HECS indexation 2024: student debt could rise 4.8% in June

HECs debt could increase 4.8% based on the way it is currently calculated, unless the Federal Government changes indexation methods.
HECs debts are due to soar by 4.8% unless the Government changes the way the debts are calculated.

Analysis commissioned by The Greens has shown student loans could increase by 4.8% this year, unless the Federal Government changes the way HECS debt is indexed.

Loans are increased once a year to reflect today’s rising prices (inflation) in a process called ‘indexation’. Last year, debts increased by 7.1%, the biggest rise since 1990.

The formula to calculate indexation is based on the last quarterly inflation rate (rising prices) released before the end of the financial year in June. That number, released yesterday, was 3.6%.

What is HECS?

When you begin a university course, you can either pay upfront or apply for a Higher Education Contribution Scheme loan (HECS) under the Higher Education Loan Program (HELP). Most students apply for this loan.

The system, rolled out in 1989, requires students to make payments on their loan depending on their income. From 1974 to 1989, degrees were free.

The repayment threshold is currently $51,550, meaning if you earn above that amount on a yearly basis, you will start paying off your debt.


Student loans increase every year through ‘indexation’, reflecting changes in the value of money over time.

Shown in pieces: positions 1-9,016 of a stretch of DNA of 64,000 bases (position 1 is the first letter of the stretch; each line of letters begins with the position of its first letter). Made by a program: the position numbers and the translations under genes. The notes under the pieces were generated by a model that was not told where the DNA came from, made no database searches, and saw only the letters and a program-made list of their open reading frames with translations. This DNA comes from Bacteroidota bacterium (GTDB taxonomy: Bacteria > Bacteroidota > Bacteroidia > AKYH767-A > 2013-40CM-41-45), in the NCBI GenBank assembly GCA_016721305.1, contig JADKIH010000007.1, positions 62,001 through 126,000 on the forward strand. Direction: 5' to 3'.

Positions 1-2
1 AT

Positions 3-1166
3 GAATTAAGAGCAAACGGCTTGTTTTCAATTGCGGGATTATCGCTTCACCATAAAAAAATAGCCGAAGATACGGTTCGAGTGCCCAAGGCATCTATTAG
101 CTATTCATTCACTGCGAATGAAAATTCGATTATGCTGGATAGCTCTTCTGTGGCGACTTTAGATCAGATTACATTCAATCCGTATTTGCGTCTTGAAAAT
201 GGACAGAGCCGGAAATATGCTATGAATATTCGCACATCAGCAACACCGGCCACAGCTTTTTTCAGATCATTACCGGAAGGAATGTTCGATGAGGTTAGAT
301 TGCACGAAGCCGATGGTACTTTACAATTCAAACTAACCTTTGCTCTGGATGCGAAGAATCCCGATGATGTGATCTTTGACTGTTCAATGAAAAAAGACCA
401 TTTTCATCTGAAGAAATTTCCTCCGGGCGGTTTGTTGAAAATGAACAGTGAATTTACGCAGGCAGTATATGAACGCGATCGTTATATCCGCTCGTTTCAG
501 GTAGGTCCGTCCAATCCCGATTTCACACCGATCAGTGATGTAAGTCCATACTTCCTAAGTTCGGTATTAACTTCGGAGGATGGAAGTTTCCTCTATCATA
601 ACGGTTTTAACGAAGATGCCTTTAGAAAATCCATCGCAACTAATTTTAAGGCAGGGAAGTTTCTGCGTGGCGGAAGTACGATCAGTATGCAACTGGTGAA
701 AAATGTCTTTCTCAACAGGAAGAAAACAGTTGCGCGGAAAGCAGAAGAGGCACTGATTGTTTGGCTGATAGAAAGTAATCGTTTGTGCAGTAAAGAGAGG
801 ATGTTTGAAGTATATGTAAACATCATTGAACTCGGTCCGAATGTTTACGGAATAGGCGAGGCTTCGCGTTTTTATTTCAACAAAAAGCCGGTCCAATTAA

The formula to calculate indexation is based on the March quarterly inflation data, which was released yesterday.

The Greens asked the Parliamentary Library to estimate this year’s indexation.

If the traditional formula is adopted, it’s suggested HECS indexation this year will be 4.8%.

Here’s what indexation could look like:

Debt ($)Increase ($)Updated debt ($)
HECs debt increases based on current calculations.

Calls to change

Independent MP Dr Monique Ryan has led calls to change the way student loans are indexed. Ryan launched a petition demanding changes to indexation, which at the time of publication had more than 275,000 signatures.

Dr Ryan told TDA she’s concerned young people are “putting off starting their tertiary degrees because they’re frightened of accumulating debt”.

Greens Deputy Leader Mehreen Faruqi said: “Anything less than scrapping indexation in the May budget is a betrayal to students.”

Government remarks

Prime Minister Anthony Albanese has left the door open to changes to HECS indexation.

Last week, he said: “I think there’s a range of areas where we need to do much better with the younger generation basically, and HECS is one of them.”

Earlier this year, a Government-commissioned review of tertiary education recommended linking indexation to wages rather than inflation. Education Minister Jason Clare has said he is considering the review’s recommendations.

The Government has previously waived millions of dollars of debt for students due to historical errors.

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